September 20, 2008
Flatworms Help In Study Of Stem Cells And Cancer
Key genetic pathways for cell growth and division are similar in both humans and the invertebrate master of regeneration -- the planarian
Any way you slice it, the planarian's contributions to biological research just keep on growing.
The planarian, a flatworm normally living in freshwater, is well known for its amazing ability to regenerate "“ a single planarian cut into 200 pieces can generate 200 new individuals. New research now demonstrates that the planarian is not merely a fascinating master of regeneration, but can help scientists understand the basis of human development and disease.
In a new study published in Disease Models & Mechanisms (DMM), researchers at the University of Utah and the Forsyth Institute at Harvard report that planaria contain a gene highly similar to the human gene PTEN, one of the most frequently mutated genes in human cancer. They found that PTEN was present in many planaria cell types, including stem cells. Additionally, disruption of PTEN pathways in the cell resulted in abnormal growths, drastic changes in body shape, and, eventually, death.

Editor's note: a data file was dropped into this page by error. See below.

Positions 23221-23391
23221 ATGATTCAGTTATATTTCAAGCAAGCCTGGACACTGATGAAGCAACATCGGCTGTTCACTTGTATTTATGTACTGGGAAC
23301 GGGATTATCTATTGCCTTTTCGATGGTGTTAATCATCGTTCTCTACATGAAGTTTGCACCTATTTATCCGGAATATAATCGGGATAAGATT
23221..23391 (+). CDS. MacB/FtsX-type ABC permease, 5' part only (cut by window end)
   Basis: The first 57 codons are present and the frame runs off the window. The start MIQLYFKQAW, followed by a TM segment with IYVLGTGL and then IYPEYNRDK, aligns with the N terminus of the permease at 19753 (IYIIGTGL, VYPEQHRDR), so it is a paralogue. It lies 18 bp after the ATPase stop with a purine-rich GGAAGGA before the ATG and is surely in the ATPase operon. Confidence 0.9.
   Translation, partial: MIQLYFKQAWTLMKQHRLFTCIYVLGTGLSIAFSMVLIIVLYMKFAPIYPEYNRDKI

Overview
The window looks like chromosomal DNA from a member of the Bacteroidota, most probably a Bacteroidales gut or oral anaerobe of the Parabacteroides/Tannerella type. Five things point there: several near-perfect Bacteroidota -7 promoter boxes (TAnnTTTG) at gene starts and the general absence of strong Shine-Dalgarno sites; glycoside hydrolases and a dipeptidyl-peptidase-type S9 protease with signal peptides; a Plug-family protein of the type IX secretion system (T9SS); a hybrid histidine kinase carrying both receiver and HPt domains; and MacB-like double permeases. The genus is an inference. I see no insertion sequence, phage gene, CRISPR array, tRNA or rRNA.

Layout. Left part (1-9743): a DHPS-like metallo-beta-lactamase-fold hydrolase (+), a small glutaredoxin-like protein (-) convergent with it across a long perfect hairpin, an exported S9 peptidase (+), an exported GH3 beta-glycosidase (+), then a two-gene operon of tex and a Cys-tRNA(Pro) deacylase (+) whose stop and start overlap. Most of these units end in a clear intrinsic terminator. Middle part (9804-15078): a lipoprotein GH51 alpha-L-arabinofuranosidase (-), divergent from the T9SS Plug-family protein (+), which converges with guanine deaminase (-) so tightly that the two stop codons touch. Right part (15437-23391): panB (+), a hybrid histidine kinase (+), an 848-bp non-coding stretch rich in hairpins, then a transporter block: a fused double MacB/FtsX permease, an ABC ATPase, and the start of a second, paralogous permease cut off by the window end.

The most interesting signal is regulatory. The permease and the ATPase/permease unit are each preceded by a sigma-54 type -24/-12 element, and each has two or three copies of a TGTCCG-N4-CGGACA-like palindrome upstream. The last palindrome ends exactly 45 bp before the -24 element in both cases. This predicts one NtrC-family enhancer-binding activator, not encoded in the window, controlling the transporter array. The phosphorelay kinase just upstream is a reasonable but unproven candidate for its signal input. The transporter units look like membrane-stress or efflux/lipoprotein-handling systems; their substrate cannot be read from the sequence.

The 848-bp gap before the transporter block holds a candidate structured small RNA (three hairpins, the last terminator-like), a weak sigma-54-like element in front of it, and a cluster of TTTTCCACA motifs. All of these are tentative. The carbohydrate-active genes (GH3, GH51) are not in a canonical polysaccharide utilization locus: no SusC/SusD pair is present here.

This research demonstrates that PTEN is not only important to cell proliferation in mammals. The role of PTEN has been strongly conserved in evolution as planaria PTEN is likewise critical to cell proliferation. Additionally, this work demonstrates that planaria are a new animal model to use in researching the biology of human stem cells and cancer cells.
Commentary on this work by researcher Alejandro Sánchez Alvarado will be featured in the DMM Podcast for issue 2/3 of DMM. Podcasts are available via the DMM website at: dmm.biologists.org.
The report was written by N©stor J. Oviedo and Michael Levin of the Forsyth Institute at Harvard and Bret J. Pearson and Alejandro Sánchez Alvarado of the University of Utah, Salt Lake City. The report was published in the September/October issue of a new research journal, Disease Models & Mechanisms (DMM), published by The Company of Biologists, a non-profit based in Cambridge, UK.
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